Let’s give the runoff a thought. I think if Nunn loses but still forces a runoff, it’s over. But if Nunn wins and they go to a runoff, I think there will be a lot of resources put to her campaign. And I don’t especially seeing the Republicans’ resources as changing things all that much. Nunn would have two months to continue to beat up on Perdue about how much he thinks it rocks to send jobs overseas. And with an aggressive get-out-the-vote operation, she might just be able to win. But I think it is clear that this is less likely to happen than that she is going to out perform the polls and win outright on 4 November.

It is important to remember, however, that none of this should even be possible. The Georgia electorate is changing, but it hasn’t changed that much. According to the polls, the Democrats are greatly out performing expectations. The Republicans really have nothing to feel good about in this election. And if the Democrats do manage to hold the Senate, there really ought to be suicides on K Street. I don’t expect to see this, however. The Republicans will take what will regardless be gains in the Senate as another reason to continue on with their scorched earth resistance to actually helping the country. Regardless of what happens, this will be the election that people will look back on and say, “That’s when the Republican Party started to lose its grip on national politics.”

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Georges Bizet

Georges BizetOn this day in 1838, the great composer Georges Bizet was born. Had he lived longer, he doubtless would have been hugely influential — especially with regard to opera. But he died suddenly and young. So he exists as a kind of idiosyncratic bit of musical genius in the second half of the 19th century. He is especially known for his great melodies and I think in this way (and many others), he is comparable to Mozart. Sadly, most of Bizet’s professional life was spent arranging and orchestrating the works of others — skills that also shine brightly in his own work.

Bizet’s focus was on composing for the human voice — both opera and song. But he was also a fine composer for orchestra. In fact, the only real success he had during his life was the suite he created based upon incidental music he wrote for the play L’Arlésienne by Alphonse Daudet. But that doesn’t mean the rest of his orchestral music wasn’t great. Take, for example, Petite Suite based upon his Jeux d’Enfants, which was a collection of a dozen piano duets. It is a wonderfully charming work:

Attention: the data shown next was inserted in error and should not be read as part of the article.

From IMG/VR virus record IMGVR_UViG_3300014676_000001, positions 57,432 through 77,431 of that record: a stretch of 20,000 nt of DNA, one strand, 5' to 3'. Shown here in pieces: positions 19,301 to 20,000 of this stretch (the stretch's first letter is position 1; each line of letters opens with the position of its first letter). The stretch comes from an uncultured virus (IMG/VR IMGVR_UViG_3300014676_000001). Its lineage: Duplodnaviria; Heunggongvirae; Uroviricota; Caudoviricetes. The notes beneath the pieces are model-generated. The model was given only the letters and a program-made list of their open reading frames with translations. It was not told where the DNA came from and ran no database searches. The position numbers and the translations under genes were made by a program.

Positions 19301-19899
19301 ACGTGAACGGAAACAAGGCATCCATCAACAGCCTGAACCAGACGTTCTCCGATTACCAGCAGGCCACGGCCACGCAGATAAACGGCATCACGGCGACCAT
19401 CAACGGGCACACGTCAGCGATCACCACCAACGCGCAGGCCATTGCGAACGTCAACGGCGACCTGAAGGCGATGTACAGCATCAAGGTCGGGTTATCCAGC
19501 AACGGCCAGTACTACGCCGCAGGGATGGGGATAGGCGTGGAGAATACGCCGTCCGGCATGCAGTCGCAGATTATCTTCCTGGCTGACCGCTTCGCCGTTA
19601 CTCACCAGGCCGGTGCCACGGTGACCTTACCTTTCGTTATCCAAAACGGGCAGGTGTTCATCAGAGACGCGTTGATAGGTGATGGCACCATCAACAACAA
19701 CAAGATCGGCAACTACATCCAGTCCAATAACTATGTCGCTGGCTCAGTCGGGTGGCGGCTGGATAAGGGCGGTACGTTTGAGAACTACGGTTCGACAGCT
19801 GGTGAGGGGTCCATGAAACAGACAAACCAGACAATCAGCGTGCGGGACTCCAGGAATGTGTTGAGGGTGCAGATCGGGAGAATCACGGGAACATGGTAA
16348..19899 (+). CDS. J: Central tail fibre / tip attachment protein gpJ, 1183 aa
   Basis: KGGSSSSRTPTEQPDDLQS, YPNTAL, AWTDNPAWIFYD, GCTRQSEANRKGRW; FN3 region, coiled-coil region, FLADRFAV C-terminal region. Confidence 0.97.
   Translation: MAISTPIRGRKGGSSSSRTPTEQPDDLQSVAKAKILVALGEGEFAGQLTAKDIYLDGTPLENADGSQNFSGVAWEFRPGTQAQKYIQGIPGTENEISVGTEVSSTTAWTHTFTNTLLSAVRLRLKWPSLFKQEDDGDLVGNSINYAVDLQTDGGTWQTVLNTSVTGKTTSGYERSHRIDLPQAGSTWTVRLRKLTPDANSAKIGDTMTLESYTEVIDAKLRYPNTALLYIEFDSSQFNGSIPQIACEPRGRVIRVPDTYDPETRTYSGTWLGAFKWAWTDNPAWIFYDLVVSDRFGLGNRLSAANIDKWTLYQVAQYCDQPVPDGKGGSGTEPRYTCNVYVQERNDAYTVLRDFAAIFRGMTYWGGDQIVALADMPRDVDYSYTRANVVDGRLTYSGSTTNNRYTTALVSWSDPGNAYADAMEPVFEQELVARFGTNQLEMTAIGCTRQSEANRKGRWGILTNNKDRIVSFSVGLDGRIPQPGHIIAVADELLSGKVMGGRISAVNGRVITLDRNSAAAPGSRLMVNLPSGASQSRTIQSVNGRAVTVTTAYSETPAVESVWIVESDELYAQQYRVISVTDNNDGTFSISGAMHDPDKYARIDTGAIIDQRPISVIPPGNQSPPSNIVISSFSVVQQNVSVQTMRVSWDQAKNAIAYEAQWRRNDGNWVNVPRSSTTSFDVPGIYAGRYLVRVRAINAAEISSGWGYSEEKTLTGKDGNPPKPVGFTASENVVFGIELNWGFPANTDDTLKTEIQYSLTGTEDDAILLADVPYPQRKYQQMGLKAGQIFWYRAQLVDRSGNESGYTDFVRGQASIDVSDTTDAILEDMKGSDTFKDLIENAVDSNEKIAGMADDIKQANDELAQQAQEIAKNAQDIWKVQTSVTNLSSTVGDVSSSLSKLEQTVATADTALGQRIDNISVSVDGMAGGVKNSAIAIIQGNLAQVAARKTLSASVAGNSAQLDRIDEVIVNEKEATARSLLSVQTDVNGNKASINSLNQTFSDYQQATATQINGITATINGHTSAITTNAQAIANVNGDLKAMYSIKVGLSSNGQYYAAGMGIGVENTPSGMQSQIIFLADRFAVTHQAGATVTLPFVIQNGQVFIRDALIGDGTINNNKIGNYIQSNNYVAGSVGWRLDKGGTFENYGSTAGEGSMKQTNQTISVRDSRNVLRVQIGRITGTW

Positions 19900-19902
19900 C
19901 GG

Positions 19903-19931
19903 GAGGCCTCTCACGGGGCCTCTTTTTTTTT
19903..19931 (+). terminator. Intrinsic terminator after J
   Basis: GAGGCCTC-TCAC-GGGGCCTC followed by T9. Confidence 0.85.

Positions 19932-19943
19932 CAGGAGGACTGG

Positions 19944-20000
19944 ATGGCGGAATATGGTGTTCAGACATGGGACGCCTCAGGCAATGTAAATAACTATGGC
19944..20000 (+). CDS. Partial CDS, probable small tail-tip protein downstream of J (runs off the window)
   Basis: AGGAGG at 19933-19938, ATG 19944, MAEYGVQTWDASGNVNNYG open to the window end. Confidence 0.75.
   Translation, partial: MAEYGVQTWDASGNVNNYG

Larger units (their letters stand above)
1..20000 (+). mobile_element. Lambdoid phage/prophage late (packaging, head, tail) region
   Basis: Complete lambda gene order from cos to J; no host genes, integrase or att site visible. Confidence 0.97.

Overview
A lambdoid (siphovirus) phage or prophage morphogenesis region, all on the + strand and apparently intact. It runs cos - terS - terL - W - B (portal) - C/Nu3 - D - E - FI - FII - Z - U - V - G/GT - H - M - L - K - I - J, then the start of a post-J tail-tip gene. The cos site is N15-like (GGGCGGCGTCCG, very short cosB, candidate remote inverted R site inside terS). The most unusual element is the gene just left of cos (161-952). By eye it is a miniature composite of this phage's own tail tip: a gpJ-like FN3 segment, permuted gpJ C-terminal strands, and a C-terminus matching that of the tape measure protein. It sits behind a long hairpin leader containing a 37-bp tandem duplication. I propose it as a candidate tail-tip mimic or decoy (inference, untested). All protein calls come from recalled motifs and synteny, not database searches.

Probably the biggest reason that Bizet did not have success as an opera composer during his life is because he worked with poor librettos. In particular, two of his later operas — Les Pêcheurs de Perles and La Jolie Fille de Perth — are great from a musical standpoint, but make weak drama. I don’t tend to think about that much; to me it is all about the music. But that wasn’t the case for the audiences at the time.

Bizet’s last composition is his greatest and his most renowned, Carmen. Sadly, the first performance of the opera did not go well. Ironically, it didn’t go well for the one of the reasons that it has become a classic: it is racy. It tells the story of Jose who is led astray by the seductress Carmen. And after abandoning everything in his life for her, she dumps him for a toreador. In a fit a jealousy, Jose stabs Carmen to death. Here is the last number from the opera, “C’est toi! – C’est moi!” There are no English subtitles, but it should be clear enough what’s going on. Let me just note that after the stabbing, there is a small fantasy sequence. Carmen wasn’t secretly in love with Jose; this is just his brief delusion. Regardless, this is beautiful production:

Happy birthday Georges Bizet!

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Banks Game Dodd-Frank to Irrelevance

Michael CorleoneDean Baker wrote a very short but action packed article this morning, The Banking Industry Wins on Risk Retention With Mortgages. It is following up on Floyd Norris’s article in The New York Times, Banks Again Avoid Having Any Skin in the Game. It is all about the securitization of home loans. This probably sounds familiar because this is what wrecked the economy back in 2008. Given that the financial industry didn’t get harmed for what they did before, like a spoiled child, they never learned.